These positions are really about representing the entire radiography community of Europe and beyond, and suggesting ideas for topics and methods of delivery. Within the Postgraduate Education Subcommittee, it is all about putting ideas forward and trying to provide the voice for radiographers, but also listening to colleagues across different specialties about how areas or content can be improved, and giving them feedback. The meeting is truly multidisciplinary, as there are radiologists, medical physicists, and radiographers on the committee. As a committee, we listen to each other and we share ideas, whether that’s for speakers, topics, overall sessions, or titles.
Although some sessions at ECR are branded as radiographers’ sessions, they are open to everybody, and often we will see people dipping in and out from the different specialities. The Open Forum at ECR 2023 is designed for people to be able to drop in and out, allowing radiographers to see the latest research in a very open and positive environment. ECR is an excellent congress for those who may not want to be at a session from the beginning to the end, but prefer to drop in and see two or three talks and then move on to the next. The ECR 2023 App allows you to plan your agenda for the week, and move between meetings and sessions.
As an educator, where can we expect to see your focus lie in the coming years?
I recently gave a talk at the Arab Health Total Radiology conference about the future of radiography, and I think there are a few key areas where we are going to see greater focus: education, and how we embrace technologies, particularly those which are computer-based. We need to learn how to embrace the benefits of computers, artificial intelligence, and machine learning for our patients. We are often scared that technology will make us less efficient, or will not clearly help improve patient outcomes. But if we use these technologies correctly, then we have got a good opportunity to improve patient care, and to improve the efficiency of our practice. So, it is about focusing on embracing new technologies positively.
What are the most significant changes you have seen in the speciality of radiography during your time working in the field?
I would say there are two areas to focus on here. The first one is digitisation, or the computer revolution. When I started as a radiographer, 20 years ago, all images were hard copy X-ray films. Over the past 20 years, we have seen enormous changes in how we acquire and view radiology images. Everything is now paperless and digital. Images are reviewed on computers or tablets, and they can be reviewed throughout the hospital, or remotely. This technology has allowed for more conditions to be diagnosed, and for newer treatments to evolve. I would really say the digitisation would be the main one from the technology side.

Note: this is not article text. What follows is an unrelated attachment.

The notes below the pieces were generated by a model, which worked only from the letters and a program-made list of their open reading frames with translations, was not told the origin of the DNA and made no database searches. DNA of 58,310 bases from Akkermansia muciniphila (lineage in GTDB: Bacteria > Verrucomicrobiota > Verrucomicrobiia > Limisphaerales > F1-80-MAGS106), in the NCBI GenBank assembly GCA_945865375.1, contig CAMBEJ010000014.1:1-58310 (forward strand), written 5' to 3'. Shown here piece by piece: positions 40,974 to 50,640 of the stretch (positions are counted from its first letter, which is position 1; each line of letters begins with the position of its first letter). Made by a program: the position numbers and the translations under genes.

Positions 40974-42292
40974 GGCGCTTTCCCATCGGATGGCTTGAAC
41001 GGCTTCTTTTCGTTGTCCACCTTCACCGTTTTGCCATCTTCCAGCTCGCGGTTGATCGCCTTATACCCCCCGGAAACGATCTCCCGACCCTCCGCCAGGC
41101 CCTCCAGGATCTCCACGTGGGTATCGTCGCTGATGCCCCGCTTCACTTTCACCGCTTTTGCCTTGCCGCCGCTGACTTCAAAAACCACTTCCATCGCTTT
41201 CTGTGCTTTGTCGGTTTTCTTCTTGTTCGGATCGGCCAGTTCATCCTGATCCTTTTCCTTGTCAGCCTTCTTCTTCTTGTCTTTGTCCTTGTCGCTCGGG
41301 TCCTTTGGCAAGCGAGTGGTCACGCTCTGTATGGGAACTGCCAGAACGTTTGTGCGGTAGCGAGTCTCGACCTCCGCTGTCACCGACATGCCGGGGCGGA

The second one would be how our role as a radiographer has changed. While radiographers still acquire X-rays, images, scans, and so on, we are now also starting to write formal radiology reports, perform some of the advanced examinations, and maybe even perform some small treatments, such as taking a biopsy or inserting a catheter into the central venous system for feeding, or to provide medication. The role of radiographers is growing, and the range of career options is now much vaster.
Are there any innovations on the horizon of the field of radiography that you think are particularly noteworthy?
Again, there are two areas of change. Technology is continuing to grow, and it is going to allow us to take medical images with lower doses of radiation. This has always been a big restriction. While radiology is very powerful in terms of helping in medicine, you have to use it carefully. However, the radiation doses are decreasing, and we are going to get to a point where scans that are currently kept for very selective indications or very serious conditions will have doses similar to standard X-rays. So, we might actually see that we’re doing much more cross-sectional imaging (CT) and maybe less conventional radiography (X-rays) in the future. Similarly, one of the limitations with MRI scanning is time; typically it can take around 30 minutes to acquire a single scan. This means that you are limited in terms of how many scans you could offer in a day, and also makes it only accessible to certain patient types. Now, there is evidence that we can offer scans that are in the region of 1 or 2 minutes. This will mean that the amount of scans that can be offered will be greater, and that different patients will be able to access them. We are probably going to see some changes in what we would normally call first-line imaging. While that area commonly focuses on X-ray imaging, you might start with more CT or MRI examinations. The other area is advanced practice. The role of radiographers and radiologists is going to continue to change over the next 10–20 years, especially with the more widespread availability of artificial intelligence.